WALKING through a bustling Broad Street, you would have no idea that it once played host to a deadly important battle which also took part in The Butts and the Market Place.

During the Glorious Revolution of 1688, mercenaries hired by King James II were moved to Reading to stop future William III getting to London.

A major rumour at the time stated that they were planning to round-up the townsfolk in Reading Minster and burn them alive.

But they were stopped by William of Orange's forces in this ‘Battle of Broad Street’, the only major fighting in England. Several were killed with many buried at the graveyard of St Giles Church in Church Street.

This is just one of Reading’s dark stories brought to life by Tilehurst-born history enthusiast Terry Dixon, 65, as part of historical walking tours of the town.

The retired engineer’s tours raised more than £6,000 for local causes last year - including Homestart Reading and Tilehurst for Ukraine. And it was enough to see Terry given a special award for his fundraising efforts at the Chronicle’s monthly networking event the First Friday Club, see page 23, last week.

The Chronicle’s editorial team booked onto one of Terry's tours on Monday, April 8, where over a two-and-a-half-hour session myths were dispelled and fascinating forgotten histories were unearthed.

Despite some of the team being Berkshire born-and-raised, there was much to learn beyond the three bs Reading is known for (beer, bulbs and biscuits).

Starting off outside the Three Guineas at the railway station, Terry pointed out the statue of Edward VII.

“There has long been a myth that the Royal family hate Reading,” Terry explained. But thankfully, he says this is not true. The origin of this mistruth was down to the placement of two key statues - Edward VII and his mother Queen Victoria, outside the town hall. Both are facing away from the town, in what people felt was their disdain for Reading. However Terry assures, they face the railway line in a nod to the town’s great industrial links.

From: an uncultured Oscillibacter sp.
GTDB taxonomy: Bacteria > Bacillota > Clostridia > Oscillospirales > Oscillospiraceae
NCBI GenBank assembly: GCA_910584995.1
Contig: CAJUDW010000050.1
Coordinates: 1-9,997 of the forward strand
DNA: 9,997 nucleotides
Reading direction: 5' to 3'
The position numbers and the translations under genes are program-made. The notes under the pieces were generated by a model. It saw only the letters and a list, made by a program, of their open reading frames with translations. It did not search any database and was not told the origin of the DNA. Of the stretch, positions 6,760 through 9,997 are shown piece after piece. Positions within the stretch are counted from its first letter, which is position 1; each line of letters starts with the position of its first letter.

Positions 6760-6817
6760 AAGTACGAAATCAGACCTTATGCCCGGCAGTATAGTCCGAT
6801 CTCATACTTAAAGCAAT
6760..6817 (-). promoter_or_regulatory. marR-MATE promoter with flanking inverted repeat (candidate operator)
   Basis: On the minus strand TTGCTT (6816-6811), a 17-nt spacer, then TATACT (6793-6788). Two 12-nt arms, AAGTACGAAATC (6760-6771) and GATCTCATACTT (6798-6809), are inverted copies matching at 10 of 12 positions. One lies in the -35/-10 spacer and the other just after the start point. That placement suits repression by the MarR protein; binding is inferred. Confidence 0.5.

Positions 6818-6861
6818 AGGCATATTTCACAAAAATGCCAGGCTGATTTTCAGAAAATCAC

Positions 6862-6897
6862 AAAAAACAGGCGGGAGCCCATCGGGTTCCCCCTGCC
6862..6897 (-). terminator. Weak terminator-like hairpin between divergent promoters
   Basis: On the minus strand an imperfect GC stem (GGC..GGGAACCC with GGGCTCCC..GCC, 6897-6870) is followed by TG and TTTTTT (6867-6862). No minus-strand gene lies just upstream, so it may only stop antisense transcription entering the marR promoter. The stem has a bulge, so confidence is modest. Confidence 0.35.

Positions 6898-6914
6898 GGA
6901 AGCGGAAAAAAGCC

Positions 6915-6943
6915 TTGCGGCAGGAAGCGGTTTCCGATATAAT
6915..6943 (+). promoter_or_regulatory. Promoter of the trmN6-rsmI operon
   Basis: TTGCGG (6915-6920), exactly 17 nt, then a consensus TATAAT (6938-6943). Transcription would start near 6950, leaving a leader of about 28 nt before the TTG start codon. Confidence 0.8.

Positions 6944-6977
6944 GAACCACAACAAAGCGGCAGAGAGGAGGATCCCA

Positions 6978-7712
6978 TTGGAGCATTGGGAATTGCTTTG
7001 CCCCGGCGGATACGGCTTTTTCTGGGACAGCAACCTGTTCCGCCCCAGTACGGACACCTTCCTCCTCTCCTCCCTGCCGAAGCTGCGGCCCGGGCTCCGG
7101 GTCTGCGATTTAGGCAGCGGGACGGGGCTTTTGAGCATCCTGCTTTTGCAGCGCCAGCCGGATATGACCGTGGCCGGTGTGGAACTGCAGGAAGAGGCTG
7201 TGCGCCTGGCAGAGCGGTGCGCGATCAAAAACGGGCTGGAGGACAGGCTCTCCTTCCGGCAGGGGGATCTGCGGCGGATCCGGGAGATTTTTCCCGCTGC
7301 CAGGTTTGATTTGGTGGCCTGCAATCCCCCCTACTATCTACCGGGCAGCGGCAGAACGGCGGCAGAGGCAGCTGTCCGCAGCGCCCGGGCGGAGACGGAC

Reading has been a place of prominence long before the invention of the railways. In the 12th Century, the town was one of the most important places in Britain. The foundation of Reading Abbey in 1121 led to Reading becoming a place of pilgrimage. By 1525, Reading was the largest town in Berkshire and the 10th largest town in England.

“Reading could have clicked its fingers and been made a city back when its abbey was at its height,” Terry said. “But the people of the town didn’t want it at the time.”

Hindsight is a wonderful thing.

The abbey stands in ruins today, long after being destroyed by Henry VIII as part of the Dissolution of the Monasteries. But it is free to visit and plays hosts to gigs, entertainment events and concerts in the summer months.

Forbury Gardens has its own unique history and was once the perfect spot for Victorian men and women to begin courting. Terry recounted how chaperoned women would drop a handkerchief to grab the attention of a passing gent around the many paths of the popular park. The park was designed to allow for many walkers to cover a good distance in a confined space - in total all the paths add up to over a mile.

And centre stage is George Blackall Simonds’ 1886 sculpture of the Maiwand Lion, the only monument for the 2nd Anglo-Afghan War in the UK. George was also director of H & G Simonds Brewery and was the man behind many other statues in Reading as well as the Falconer in Central Park, New York.

The Chronicle’s office on Bridge Street has its own fascinating history - a one-time dolls hospital to repair broken toys and a bear-baiting site. And just metres up the road in St Mary Butts played scene to a deadly battle during the Glorious Revolution of 1688.

Reporter Nicole McBride said: “I loved getting to know the history of the town that I now call my home and the stories about people who once lived here. There are so many well-known people that were born in Reading. I especially loved hearing about all the influential women that made Reading what it is today.”

While Daisy Waites added: “Terry was a engaging tour guide who clearly loves Reading - both past and present.

“He set myths right and spoke about the Royal history of the area. I especially liked learning about Reading Abbey, a place I had never visited despite being tucked away in Forbury Gardens.”

Terry’s Tours show there is much more about Reading than the famous three bs - beer, bulbs and biscuits.

To find out more, visit https://readingwalkingtours.co.uk/.